In the meantime, though, Google can leverage Motorola’s excellent hardware capabilities to create a line of premium Android smartphones and tablets, building on the branding approaches where they’re strongest -like Verizon’s “DROID” campaign- and replacing less-engaging appellations -like Verizon’s XYBOARD campaign- with a new, Google-based branding scheme. While it seems highly likely that the first “Nexus tablet” will come courtesy of ASUS, I’d be surprised if we didn’t see a follow-on from Motorola in the following year, bearing some new naming convention.

These are the possibilities that keep me salivating at the potential of the Google-Motorola partnership. Stock Android incorporating top Motorola customizations like Smart Actions, dumping less-successful accessories like Blur, running on beautiful hardware that stands out from the crowd and brings something unique to the table: eye-catching design, top-shelf materials, durability, and -if the trend started by the Droid RAZR Maxx is to continue- extreme battery life. That’s a future I can get behind. That’s a future worthy of the venerable name Motorola carved out for itself over eighty years of doing business.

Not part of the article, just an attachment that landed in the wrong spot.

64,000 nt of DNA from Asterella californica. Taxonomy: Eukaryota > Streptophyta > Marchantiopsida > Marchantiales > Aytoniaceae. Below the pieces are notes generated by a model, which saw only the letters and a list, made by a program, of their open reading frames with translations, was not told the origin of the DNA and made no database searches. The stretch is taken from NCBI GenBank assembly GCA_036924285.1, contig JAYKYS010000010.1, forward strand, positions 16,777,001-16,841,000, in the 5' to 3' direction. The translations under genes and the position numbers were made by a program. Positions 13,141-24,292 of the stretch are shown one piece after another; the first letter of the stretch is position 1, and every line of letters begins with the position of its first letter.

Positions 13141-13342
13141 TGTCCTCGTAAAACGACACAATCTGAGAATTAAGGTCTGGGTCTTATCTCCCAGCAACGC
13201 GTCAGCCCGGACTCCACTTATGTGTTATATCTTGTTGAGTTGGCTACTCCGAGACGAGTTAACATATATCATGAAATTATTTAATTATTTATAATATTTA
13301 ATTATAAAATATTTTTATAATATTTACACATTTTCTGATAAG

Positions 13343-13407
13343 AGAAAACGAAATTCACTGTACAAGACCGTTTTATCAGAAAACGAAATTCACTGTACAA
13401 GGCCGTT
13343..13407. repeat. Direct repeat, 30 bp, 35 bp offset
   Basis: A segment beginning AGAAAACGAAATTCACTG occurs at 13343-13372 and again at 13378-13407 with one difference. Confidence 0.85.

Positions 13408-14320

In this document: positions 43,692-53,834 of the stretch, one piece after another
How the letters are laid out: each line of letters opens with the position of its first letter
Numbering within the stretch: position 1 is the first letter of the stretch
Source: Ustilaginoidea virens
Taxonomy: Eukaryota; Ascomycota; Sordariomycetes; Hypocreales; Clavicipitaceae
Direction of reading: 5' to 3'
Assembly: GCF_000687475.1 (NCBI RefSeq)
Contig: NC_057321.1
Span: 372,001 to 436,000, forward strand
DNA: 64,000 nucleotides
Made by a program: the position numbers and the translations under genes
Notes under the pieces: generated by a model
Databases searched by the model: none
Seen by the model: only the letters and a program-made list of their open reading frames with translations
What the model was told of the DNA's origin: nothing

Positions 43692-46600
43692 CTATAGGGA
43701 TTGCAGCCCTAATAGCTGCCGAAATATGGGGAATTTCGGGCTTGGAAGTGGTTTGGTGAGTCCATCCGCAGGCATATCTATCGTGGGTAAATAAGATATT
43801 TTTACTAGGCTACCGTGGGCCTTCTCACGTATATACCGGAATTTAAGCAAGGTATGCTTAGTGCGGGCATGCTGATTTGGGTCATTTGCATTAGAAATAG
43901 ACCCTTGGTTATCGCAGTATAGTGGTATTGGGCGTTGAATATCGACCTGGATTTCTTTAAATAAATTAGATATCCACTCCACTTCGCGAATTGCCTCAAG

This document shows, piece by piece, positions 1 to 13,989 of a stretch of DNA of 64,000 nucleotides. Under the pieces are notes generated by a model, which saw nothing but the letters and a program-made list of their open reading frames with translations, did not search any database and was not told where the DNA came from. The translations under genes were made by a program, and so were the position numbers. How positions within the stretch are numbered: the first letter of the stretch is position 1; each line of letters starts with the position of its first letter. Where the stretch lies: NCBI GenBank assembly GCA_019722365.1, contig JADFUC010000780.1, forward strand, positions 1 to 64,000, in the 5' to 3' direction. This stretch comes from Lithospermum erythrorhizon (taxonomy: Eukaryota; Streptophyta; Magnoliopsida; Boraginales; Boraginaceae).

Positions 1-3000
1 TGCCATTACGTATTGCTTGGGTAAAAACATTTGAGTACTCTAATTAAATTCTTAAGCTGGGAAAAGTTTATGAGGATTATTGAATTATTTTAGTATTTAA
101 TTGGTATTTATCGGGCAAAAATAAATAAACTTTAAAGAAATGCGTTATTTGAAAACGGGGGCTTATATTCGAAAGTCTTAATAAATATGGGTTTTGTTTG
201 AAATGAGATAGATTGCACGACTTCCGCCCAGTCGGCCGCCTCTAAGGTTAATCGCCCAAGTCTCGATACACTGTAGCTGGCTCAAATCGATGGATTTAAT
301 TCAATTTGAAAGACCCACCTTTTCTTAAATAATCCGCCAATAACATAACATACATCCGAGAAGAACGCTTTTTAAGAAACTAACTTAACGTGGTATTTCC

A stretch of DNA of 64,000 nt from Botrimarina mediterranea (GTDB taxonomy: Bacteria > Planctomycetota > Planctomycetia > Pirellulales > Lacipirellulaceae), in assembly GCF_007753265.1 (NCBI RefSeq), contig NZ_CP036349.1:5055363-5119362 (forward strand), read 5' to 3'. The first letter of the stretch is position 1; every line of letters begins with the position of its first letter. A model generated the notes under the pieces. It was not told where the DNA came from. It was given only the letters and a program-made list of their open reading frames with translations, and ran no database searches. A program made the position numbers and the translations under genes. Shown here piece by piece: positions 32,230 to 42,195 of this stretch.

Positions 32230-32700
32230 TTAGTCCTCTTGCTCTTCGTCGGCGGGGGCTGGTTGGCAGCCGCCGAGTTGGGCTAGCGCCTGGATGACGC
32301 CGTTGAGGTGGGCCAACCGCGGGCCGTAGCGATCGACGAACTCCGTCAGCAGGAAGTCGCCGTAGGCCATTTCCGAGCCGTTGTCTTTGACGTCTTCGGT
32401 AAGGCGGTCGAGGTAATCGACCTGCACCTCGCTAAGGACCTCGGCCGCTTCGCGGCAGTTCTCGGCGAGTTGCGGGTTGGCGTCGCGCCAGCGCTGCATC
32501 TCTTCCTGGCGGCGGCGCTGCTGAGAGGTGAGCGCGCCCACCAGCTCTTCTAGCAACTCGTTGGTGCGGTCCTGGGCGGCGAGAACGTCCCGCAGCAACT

Do you think the Google-rola partnership is the next big thing in wireless? The most overhyped story this side of Facebook’s IPO? A sign of the coming apocalypse? You know where to put those opinions. We’ve got a shiny new Disqus thing happening down there – best get to usin’ it, commenter!

Sources: RCR Wireless, PhoneScoop, ZDNet

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About The Author
Michael Fisher
Michael Fisher has followed the world of mobile technology for over ten years as hobbyist, retailer, and reviewer. A lengthy stint as a Sprint Nextel employee and a long-time devotion to webOS have cemented his love for the underdog platforms of the world. In addition to serving as Pocketnow's Reviews Editor, Michael is a stage, screen, and voice actor, as well as co-founder of a profitable YouTube-based business. He lives in Boston, MA.Read more about Michael Fisher!